Brazil is the largest healthcare market in Latin America and spends 9.1 percent of its GDP in healthcare. Of the approximately 6,400 hospitals, 70 percent are private. There are approximately 495,000 hospital beds, 96,000 healthcare supplementary services, 432,000 physicians, 144,000 dentists and 70,000 drugstores.
An aging population and poor management of resources in the healthcare sector offer opportunities for U.S. products and services.
U.S. healthcare products must follow regulations established by the Brazilian Health Regulatory Agency (ANVISA). While certain low risk products may be exempt from registration, it is mandatory to have an importer or distributor for product liability. Also, it is recommended that foreign companies have local technical staff and replacement parts for customer support.
In Brazil, the healthcare market is price-driven, mostly towards products that are manufactured in country. Quality is also important and companies must meet all sanitary registration requirements to sell to the Government. U.S. companies should consider cost-saving concepts and make clear the benefits of new technologies in marketing and promotional materials.
Pharmaceuticals and Nutritional Supplements
Brazil ranks among the top six markets in size for drugs and pharmaceuticals with sales of $28.4 billion in 2018 including taxes (Source: Sindusfarma). In 2018, Brazil increased imports by 9.7 percent in medicines and raw materials, reaching $7.2 billion. For high value-added medicines, the United States and Europe are the main exporters to Brazil, while China, India, and Ireland are the main suppliers of raw ingredients.
Regulations prohibit sales of medicines and medical devices outside of specialized medical stores or pharmacies.
The GOB is the main buyer of healthcare products to supply the public healthcare system. U.S. companies can participate in bids as long they have local representatives, with some exceptions. It is also possible to participate in a Productive Development Partnership (PDP). PDPs are designed to allow international companies to partner with local laboratories to supply the public system for a period of up to five years, with a reserved market share, and with the goal of technology transfer at the end of the contract.
Companies should be well-prepared and fully investigate all terms before committing to a PDP.
In 2018, a new decree from ANVISA adjusted limits for daily intake, labeling, claims, and new products in the nutritional supplements and vitamins categories.
E-commerce is a growing channel for end-users to acquire imported products, if they are for personal use. To reduce returns, sellers should inform customers that Brazilian Customs charges fees to clear imported goods.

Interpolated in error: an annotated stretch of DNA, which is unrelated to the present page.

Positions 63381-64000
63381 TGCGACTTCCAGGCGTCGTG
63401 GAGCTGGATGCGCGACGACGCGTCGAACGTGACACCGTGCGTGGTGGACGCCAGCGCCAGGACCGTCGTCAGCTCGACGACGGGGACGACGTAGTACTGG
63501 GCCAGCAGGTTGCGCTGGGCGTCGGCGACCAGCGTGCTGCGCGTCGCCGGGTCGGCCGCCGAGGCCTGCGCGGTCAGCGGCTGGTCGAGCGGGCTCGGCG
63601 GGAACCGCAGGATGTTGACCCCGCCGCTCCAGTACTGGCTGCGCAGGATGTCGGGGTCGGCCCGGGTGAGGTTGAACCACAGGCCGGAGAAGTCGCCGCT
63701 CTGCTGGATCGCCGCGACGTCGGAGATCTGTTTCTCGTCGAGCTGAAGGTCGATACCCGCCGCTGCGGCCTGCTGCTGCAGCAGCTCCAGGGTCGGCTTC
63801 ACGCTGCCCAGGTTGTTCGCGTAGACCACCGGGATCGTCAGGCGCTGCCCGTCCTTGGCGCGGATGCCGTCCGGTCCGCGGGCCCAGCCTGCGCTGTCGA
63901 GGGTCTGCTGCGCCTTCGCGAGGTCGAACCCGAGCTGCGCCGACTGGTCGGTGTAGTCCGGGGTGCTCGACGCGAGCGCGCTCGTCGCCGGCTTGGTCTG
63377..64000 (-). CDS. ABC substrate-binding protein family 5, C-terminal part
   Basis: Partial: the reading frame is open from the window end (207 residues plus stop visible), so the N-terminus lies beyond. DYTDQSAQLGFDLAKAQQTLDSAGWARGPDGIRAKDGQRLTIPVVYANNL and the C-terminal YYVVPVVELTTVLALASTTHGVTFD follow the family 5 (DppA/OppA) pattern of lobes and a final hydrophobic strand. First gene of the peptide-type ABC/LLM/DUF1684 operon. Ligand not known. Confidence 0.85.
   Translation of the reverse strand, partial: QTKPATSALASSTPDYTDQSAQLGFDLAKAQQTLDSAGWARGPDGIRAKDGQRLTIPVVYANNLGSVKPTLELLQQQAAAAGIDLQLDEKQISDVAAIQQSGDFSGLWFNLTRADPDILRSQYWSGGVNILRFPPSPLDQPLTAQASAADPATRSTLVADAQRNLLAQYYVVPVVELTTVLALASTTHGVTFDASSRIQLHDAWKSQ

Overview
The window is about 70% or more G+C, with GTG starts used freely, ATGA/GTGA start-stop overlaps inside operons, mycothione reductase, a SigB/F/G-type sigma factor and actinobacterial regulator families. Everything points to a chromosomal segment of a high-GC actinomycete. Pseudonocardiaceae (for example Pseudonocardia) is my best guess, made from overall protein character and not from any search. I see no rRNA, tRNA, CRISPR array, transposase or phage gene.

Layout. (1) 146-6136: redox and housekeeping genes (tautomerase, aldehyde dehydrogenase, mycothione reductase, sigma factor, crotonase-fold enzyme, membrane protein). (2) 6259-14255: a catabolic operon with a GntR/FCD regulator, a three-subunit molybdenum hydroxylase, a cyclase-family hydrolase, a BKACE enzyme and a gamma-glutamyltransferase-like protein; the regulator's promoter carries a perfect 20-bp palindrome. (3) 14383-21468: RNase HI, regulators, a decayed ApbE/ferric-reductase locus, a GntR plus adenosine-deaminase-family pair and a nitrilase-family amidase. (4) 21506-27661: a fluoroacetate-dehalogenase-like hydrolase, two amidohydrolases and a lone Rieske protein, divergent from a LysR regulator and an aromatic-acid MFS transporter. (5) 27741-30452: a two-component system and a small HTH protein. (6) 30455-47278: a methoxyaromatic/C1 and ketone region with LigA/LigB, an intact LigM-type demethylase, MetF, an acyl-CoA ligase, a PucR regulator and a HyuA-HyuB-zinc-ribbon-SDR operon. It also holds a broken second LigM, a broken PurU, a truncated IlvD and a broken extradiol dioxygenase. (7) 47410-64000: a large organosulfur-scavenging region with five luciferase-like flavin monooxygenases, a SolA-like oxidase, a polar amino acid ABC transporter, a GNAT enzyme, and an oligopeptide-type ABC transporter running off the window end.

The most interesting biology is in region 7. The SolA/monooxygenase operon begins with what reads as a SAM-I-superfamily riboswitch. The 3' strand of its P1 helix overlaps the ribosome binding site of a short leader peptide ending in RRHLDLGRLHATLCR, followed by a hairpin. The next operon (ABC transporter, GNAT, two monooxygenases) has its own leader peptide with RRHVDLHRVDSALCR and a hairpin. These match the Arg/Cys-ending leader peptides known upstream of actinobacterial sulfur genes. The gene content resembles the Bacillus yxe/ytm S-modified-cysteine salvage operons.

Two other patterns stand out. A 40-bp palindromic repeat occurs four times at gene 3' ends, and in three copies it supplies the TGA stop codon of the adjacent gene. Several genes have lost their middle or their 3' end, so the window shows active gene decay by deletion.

Leading areas of opportunities include: chronic diseases, e.g. blood pressure, diabetes, cardio, contraceptives, rare diseases, generic drugs; and infectious diseases, e.g. HIV and Hepatitis C, weight loss, vitamins and sports nutrition.
Medical Devices/Health IT
For medical devices, the market size is approximately $10.5 billion. The consumption of healthcare products increased 13.3 percent in 2018. (Source: Abimed)
In 2018, Brazil increased imports of medical devices 21.8 percent, reaching $5.4 billion. Imported medical devices hold 80 percent of the market in Brazil and the United States represents 29 percent of this share. Brazil is the 14th largest market for U.S. medical devices and second in Latin America, after Mexico. In 2018, U.S. medical device exports to Brazil reached $953 million, an increase of 9.6 percent from the previous year. (Source: Census Bureau, U.S. Department of Commerce (DOC).
Brazil is part of the Medical Devices Single Audit Program (MDSAP), in conjunction with the United States, Japan, Canada, and Australia. This can expedite processes of approval for new products in Brazil, though ANVISA maintains their fee in addition to the MDSAP fees.
For Healthcare IT, the Ministry of Health announced possible investments of more than $450 million by 2019 to digitalize the public basic care units of the country’s Unified Health System (SUS). Private hospitals are also investing in technology, and several new hospitals are formalizing their progress by obtaining international certificates for data management and reduction of paper use. The Federal Council of Medicine is in discussion to regulate the market for Telemedicine, which could open opportunities for U.S. companies to deliver solutions for teleconsultation, telediagnostic and data safety.
Brazilian hospitals are also investing in minimally invasive technology for complex procedures, such as stents and catheters. One source also reported that by 2018, there were 41 types of equipment for robotic surgery in the country.
U.S. companies can be competitive in the Brazilian market when offering high quality, innovative products at a competitive price.